Author Nancy Baker is currently leading a Tricycle community discussion about sexual misconduct and the third Zen precept. You can join the discussion here.

Photograph by Saya Chontang, Gallery Carte Blanche
Photograph by Saya Chontang, Gallery Carte Blanche

This is a time of great sexual freedom, which most people think is a good thing. Sex is everywhere these days—in newspapers, on TV, in advertising, in literature, in movies, in the classroom, in jokes, on the Internet, in our conversations. There is no avoiding it—not that anyone wants to. And along with these sex stories, sexual misconduct is frequently discussed. This includes both ordinary and scandalous infidelities as well as downright criminal behavior. We human beings are fascinated by the misdeeds of others, particularly when they are sexual.

The third Zen precept, refraining from impure sexuality, probably originated in a monastic setting where celibacy was practiced. As laypeople who are not tempted to engage in physically violent sexual misconduct, such as rape, or psychologically violent sexual misconduct, such as the abuse of young children, we might wonder how this precept relates to our lives. In fact, if we look more closely, it is a subtle and interesting precept; there is more to it than first meets the eye. There are several different translations of its subject matter: “adultery,” “impure sexuality,” “sexual misconduct,” “unchaste conduct,” and “misuse of sex.” What causes the misconduct and the impurity has been translated as “attachment,” “greed,” “grasping,” and “desire.” A consideration of some of the differences among these translations actually allows us to see the richness of the precept. Here, I will examine two ways of understanding this precept: sexual misconduct and misuse of sex.

First, we should consider the notion of sexual misconduct. Misconduct invites condemnation, whether legal, moral, or social. When it comes to violence, rape is the far end of a spectrum. Closer to the middle of that spectrum is what Robert Aitken Roshi in his book The Mind of Clover called “boorishness.” I laughed when I first read the term—it seems like such a 1950s word. Nowadays we have the word “groping,” which has actually become a legal term. I remember a few blind dates in college where I was returned to my dorm in the dead of winter in an unheated car driven by a “groper.” Not pleasant! I don’t know if young men are “boorish” any more. Now we have date rape. I was watching the news recently, and a woman was asked if it was true that she had had a sexual encounter with a certain man. She said, “Yes, it was consensual—and brutal.” We may consent to a sexual encounter, but what that encounter turns out to be may not be what we expected. “Consensual” doesn’t always mean mutual or shared or mutually generous. And what seems consensual may not actually be so. What about sexual relations between teacher and student? Or between therapist and client? Or between two adulterers? Are these consensual? Here, perhaps, what we need to look at—on both sides—is self-deception and motive, particularly unconscious motives. We then might see what the unintended consequences could be before it’s too late. All this is to say that there are forms of sexual violence that are much closer to home than we realize. Failing to speak up in all these cases, whether we are speaking for ourselves or for others, is a serious failing.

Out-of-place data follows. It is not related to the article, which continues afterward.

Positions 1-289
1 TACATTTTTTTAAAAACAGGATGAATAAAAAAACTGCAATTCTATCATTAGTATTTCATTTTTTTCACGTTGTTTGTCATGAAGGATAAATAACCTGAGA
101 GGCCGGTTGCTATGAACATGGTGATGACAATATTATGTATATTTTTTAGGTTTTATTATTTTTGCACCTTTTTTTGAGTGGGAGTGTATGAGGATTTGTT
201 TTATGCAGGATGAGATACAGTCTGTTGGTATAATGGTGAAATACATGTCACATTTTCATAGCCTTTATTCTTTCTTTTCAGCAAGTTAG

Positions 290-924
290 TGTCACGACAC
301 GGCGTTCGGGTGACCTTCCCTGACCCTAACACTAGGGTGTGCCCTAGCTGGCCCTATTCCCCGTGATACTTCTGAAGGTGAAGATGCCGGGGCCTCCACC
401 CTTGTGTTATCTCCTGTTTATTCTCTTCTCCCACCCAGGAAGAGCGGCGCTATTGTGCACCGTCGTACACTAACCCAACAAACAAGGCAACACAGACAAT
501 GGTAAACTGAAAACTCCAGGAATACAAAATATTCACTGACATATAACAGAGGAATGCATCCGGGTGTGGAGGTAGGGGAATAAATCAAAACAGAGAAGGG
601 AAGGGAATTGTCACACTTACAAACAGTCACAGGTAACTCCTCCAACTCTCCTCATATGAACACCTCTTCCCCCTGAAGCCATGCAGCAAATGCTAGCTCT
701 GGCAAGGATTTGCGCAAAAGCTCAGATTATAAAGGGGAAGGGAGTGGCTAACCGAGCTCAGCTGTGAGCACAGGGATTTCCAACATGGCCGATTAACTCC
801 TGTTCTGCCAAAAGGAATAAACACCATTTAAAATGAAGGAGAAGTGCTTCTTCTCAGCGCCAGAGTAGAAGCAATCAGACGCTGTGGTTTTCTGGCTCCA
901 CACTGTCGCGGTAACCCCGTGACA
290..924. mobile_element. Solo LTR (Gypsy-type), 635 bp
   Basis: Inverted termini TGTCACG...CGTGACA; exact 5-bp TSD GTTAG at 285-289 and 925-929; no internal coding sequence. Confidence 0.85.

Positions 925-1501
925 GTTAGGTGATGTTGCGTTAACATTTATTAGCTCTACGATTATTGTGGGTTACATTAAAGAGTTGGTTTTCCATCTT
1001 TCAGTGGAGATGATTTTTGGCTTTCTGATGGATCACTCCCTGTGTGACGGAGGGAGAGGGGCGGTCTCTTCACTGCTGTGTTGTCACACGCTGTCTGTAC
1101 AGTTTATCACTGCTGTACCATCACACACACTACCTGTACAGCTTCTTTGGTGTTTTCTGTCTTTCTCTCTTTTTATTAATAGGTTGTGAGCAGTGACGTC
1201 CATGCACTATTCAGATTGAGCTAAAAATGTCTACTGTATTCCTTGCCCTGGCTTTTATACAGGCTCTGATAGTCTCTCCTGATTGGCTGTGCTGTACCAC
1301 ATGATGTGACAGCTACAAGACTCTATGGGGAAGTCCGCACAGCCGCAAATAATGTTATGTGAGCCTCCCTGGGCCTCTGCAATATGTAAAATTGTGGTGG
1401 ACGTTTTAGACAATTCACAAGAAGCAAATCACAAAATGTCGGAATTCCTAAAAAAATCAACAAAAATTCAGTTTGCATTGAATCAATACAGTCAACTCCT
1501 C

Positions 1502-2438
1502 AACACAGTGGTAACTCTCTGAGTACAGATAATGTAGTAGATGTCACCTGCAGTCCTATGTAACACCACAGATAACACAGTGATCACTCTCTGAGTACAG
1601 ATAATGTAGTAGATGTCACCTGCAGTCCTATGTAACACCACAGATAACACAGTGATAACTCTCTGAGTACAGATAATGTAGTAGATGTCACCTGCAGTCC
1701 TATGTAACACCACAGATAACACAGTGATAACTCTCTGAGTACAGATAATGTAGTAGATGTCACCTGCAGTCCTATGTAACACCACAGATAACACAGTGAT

Photograph © Don Smith/Getty Images
Photograph © Don Smith/Getty Images

While sexual misconduct addresses our treatment of people—our conscious and unconscious impulses to take advantage of the susceptibility of others for our own emotional or physical gratification—misuse of sexuality addresses our relationship to our own sexuality. If we look at the translations of the word for the causes of sexual misconduct—greed, attachment, grasping, desire—we see some interesting differences. “Sex addiction,” for which people get treatment, is our contemporary version of repetitive grasping, a must-have. Then there is addiction to pornography, which (thanks to the Internet) is increasingly and easily accessible. One of my undergraduate female students told me that many of her male contemporaries are not only addicted to pornography but actually learn about sex from it. She said it does not make them good lovers. In the case of “desire,” which sounds less harmful to the other than “greed,” there might be desire for someone else’s spouse or partner and actually acting on that desire. On the surface that might not appear harmful to the object of your desire, but what about the harm done to the spouse or partner of the other or to your own?

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